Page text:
Whārangi 1: Biography
Fulloon, James Francis
Interpreter, public servant
I tuhia tēnei haurongo e W. T. Parham, ā, i tāngia tuatahitia ki Ngā Tāngata Taumata Rau i te 1990.
James Francis Fulloon, also known as Hemi Te Mautaranui, is said to have been born on 12 August 1840 at Whakatane, the son of John Fulloon and his wife, Koka Te Mautaranui. John Fulloon, of Anglo-French parentage, had emigrated from London to Sydney in 1823 and reached New Zealand by 1839. Koka Te Mautaranui was a daughter of a major leader of Ngati Awa and Tuhoe.
John's brother Charles, a carpenter, worked for the missionaries. Probably because of this James Fulloon entered the Reverend Thomas Chapman's school at Te Ngae, near Rotorua, later moved to Maketu. When he was 12 he went with his father to Australia, and on his return was accepted as interpreter by Captain Byron Drury of HMS Pandora during the survey of the New Zealand coast. He remained with the ship until it left for England in 1856.
Fulloon then joined the government service as a junior clerk in the Land Purchase Department at Auckland. For the next three years he travelled almost constantly as personal assistant to Donald McLean, the native secretary and chief land purchase commissioner. At that time, before the rise of the King movement, Maori freely offered property for sale. Indeed, often there were insufficient funds available to purchase land.
When in 1859 McLean contracted rheumatic fever, Fulloon was employed as an interpreter. With other government interpreters he began a series of journeys to 'trouble spots'. His first such journey was with Henry Hanson Turton, who was investigating a dispute at Whakatane between Ngati Awa and a trader, Thomas Black. Fulloon next went with John White through difficult country to the Piako River, taking £800 for land purchases to District Commissioner George Hay. After trips to Coromandel and Ngaruawahia, he assisted the resident magistrate Major James Speedy with a murder inquiry at Patumahoe.
Fulloon's father died in 1861, and while settling the estate at Whakatane the young man began reporting to his superiors on Maori politics. Thus began another phase in Fulloon's career. He became more actively involved in promoting government policy and acquired new responsibilities.
From 1861, in response to the King movement, George Grey sought to encourage a system of partial self-government for the tribes based on assemblies. During 1862 the resident magistrate for Wairoa, Charles Hunter Brown, with Fulloon as interpreter, went to explain the proposal to Tuhoe, Te Whakatohea and Te Whanau-a-Apanui people in the Bay of Plenty. Brown relied heavily on his companion's insight and tribal connections to persuade the Maori to give the new system a fair trial. The following year Fulloon was sent to the Waikato to look into a dispute about building a courthouse at Te Kohekohe. At a time of growing racial tension he acted initially as a conciliator. He joined Wiremu Tamihana Tarapipipi and Te Paea in their unsuccessful attempt at persuading Rewi Maniapoto to keep the mission school at Otawhao open.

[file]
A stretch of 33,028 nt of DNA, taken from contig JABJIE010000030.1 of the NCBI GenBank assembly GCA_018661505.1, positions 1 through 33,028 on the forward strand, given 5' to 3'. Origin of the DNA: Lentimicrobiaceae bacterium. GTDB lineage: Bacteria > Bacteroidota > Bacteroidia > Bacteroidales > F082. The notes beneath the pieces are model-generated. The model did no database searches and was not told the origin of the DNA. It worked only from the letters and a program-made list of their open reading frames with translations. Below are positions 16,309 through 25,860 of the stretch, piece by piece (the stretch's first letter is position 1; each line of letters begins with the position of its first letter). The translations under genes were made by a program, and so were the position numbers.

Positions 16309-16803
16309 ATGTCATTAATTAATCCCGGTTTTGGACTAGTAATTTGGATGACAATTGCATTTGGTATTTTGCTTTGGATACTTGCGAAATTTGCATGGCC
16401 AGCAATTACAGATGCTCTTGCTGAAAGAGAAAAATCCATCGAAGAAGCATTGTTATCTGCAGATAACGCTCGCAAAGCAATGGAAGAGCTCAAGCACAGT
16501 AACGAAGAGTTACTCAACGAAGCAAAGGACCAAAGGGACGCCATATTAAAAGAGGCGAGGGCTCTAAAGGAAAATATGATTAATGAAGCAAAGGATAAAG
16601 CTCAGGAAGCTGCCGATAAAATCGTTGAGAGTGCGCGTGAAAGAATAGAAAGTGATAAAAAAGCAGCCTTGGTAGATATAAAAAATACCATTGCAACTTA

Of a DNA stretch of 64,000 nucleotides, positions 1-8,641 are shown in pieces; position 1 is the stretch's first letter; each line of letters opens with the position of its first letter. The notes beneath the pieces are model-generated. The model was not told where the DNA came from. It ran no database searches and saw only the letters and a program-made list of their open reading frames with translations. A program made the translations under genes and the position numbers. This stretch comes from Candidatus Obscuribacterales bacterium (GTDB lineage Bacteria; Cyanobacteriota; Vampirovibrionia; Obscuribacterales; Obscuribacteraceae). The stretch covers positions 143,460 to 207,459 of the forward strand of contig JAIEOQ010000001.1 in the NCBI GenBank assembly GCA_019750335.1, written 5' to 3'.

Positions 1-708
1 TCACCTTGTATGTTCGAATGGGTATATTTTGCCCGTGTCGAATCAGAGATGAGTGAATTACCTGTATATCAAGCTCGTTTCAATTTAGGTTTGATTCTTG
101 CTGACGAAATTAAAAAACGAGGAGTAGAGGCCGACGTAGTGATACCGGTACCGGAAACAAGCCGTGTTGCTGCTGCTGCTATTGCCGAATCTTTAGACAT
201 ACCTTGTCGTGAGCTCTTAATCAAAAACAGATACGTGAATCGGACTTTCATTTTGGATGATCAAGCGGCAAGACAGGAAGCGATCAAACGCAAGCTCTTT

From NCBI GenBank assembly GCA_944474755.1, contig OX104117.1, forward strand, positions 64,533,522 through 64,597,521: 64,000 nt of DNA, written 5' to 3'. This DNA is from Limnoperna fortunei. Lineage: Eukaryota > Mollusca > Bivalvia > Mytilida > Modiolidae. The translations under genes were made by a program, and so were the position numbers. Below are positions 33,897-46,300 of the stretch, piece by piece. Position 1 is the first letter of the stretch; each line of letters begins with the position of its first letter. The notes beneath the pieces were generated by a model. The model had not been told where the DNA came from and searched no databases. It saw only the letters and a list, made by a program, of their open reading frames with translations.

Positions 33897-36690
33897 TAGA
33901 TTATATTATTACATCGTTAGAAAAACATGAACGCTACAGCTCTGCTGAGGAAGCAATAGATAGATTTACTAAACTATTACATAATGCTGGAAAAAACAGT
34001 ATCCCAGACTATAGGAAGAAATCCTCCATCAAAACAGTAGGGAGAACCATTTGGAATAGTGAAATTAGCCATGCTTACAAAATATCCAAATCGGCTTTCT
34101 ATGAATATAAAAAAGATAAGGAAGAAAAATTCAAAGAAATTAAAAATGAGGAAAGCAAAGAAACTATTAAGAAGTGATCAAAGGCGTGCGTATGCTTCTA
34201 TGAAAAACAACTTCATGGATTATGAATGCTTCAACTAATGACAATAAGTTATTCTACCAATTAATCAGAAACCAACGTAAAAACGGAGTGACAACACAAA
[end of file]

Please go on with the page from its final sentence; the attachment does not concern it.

In June 1863 Fulloon sent Grey a report of a planned Maori night attack on Auckland. The hazards of such an operation against a town garrisoned by imperial troops make it doubtful if the move was ever seriously considered. Nevertheless Grey gave prominence to the report when justifying an invasion of Waikato the next month. Although designated an army interpreter during the Waikato campaign, Fulloon saw little of military operations. After the battle of Orakau he spent some weeks at Whatawhata, caring for destitute victims of the war and trying to prevent looting of Maori property.
Back in Auckland Fulloon's domestic arrangements were unusual. His sister Elizabeth kept house for him at Parnell. He had formed a liaison with Teni Rangihapainga of Ngati Maniapoto, with whom he had a daughter. Because of Elizabeth's opposition to his marrying a Maori, his de facto wife and child lived with Teni's foster parents on the North Shore.
In 1865 the Reverend Carl Sylvius Völkner was killed at Opotiki while Fulloon was with the governor at Wanganui. On returning to Auckland Fulloon was sent to help apprehend the suspects, but no arrests could be made. Fulloon then persuaded Grey to commission him as a captain in the militia, his object being to recruit a company of Ngati Awa to counter Pai Marire influence in the Bay of Plenty. He set off from Tauranga in the cutter Kate, bound for Whakatane. His own people had, however, embraced the Pai Marire faith. On 22 July 1865 Fulloon and most of his shipmates were killed, and the vessel was burned in the Whakatane River.
Fulloon is noteworthy as one of the first people of mixed descent to achieve standing in the public service. His early death cost the government a source of useful advice on Maori affairs at a critical juncture in race relations.